This is the first of a multi-part series on the actual costs of data breaches and possible solutions that can be leveraged to protect your organization's data and bottom line.
As the risk of cyber threats and data breaches increase every year, so do the penalties and fines being levied against those institutions that are entrusted with securing consumers' personal, medical and financial information. On July 14, 2022 the Consumer Financial Protection Bureau (CFPB) fined the Bank of America $100 million dollars for mishandling the disbursement of state unemployment benefits on prepaid debit cards when they automatically froze people's accounts using a faulty fraud detection program without providing legitimate account holders recourse when in fact there was no fraud. Separately, the Office of the Comptroller of the Currency (OCC) is also fining the Bank of America $125 million dollars for the same cause.
Specifically, the Bank of America contracted with the State of California to distribute unemployment benefits on prepaid debit cards in the fall of 2020 continuing through mid 2021. During this time they implemented an AI fraud filter with a simple set of flags that would automatically trigger account freezes. This resulted in thousands of legitimate cardholders being denied the funds they needed during the midst of the COVID-19 Virus pandemic.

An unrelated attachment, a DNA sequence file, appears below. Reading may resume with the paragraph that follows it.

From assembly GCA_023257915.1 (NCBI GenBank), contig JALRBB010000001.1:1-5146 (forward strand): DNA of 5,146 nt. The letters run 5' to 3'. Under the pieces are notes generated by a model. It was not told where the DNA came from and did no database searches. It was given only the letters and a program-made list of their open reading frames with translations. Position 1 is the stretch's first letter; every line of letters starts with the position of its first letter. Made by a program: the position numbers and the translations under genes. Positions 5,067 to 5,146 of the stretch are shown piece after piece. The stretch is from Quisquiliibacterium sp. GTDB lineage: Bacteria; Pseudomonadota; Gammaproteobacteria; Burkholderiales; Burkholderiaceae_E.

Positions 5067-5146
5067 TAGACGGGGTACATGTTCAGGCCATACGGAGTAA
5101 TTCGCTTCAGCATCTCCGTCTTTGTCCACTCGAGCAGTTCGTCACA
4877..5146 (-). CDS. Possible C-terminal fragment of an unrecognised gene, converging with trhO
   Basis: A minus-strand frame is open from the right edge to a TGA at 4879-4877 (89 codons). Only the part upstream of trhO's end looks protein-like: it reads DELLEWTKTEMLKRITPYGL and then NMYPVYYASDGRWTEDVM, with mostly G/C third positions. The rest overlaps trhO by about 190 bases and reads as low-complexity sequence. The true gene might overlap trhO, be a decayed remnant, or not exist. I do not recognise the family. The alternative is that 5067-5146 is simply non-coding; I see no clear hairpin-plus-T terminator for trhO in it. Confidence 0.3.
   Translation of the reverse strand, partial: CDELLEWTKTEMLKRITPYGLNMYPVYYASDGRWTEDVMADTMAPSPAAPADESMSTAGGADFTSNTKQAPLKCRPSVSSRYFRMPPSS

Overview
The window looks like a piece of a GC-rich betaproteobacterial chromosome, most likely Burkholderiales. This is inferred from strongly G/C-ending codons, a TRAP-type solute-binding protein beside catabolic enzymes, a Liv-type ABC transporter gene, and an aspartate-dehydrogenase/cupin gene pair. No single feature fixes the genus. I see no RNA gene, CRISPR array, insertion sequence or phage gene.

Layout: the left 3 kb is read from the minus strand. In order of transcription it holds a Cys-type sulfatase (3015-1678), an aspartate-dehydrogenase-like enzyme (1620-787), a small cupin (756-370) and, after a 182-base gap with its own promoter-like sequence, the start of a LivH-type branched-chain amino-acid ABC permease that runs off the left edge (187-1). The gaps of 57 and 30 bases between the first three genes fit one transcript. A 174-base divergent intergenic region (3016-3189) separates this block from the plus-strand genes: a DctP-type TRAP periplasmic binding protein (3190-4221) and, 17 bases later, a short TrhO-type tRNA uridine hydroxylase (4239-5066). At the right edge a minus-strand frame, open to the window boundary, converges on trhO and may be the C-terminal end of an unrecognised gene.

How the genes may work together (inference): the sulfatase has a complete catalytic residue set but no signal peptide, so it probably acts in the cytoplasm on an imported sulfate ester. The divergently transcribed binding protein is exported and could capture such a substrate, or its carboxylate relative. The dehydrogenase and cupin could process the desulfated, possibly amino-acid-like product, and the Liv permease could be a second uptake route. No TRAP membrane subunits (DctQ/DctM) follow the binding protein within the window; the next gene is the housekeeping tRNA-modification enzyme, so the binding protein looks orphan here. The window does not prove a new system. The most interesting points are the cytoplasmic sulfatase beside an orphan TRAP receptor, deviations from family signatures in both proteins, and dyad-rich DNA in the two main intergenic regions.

Perhaps the most frustrating part is that most of the fraud probably could have been prevented-- and legitimate user accounts left untouched--if better authentication methods had been used. Specifically, authentication methods that go beyond a password or a One-Time-Pin/Password (OTP) were used. The cost of "prevention," in this case, would have only been 1%-2% of the $225 million dollars they were fined.
In this instance, Bank of America only represents the most recent cautionary tale. This is far from the only example of prevention being much more affordable than remediation, but rarely do you find such and extreme disparity. Which is not to mention the "hidden" costs that do not show up on a balance sheet-- increased scrutiny from auditors, loss of customer trust and damaged reputation. How can we forget Uber ($148 million), Marriott ($200 million) or the legendary Epsilon ($4 billion) breach of 2011?
In our next chapter, we'll explore what the best strategies are for preventing your organization from becoming our next cautionary tale. (Here's a hint: it involves FIDO.)
Coming in part 2, a closer look at PSD2 and Strong Customer Authentication.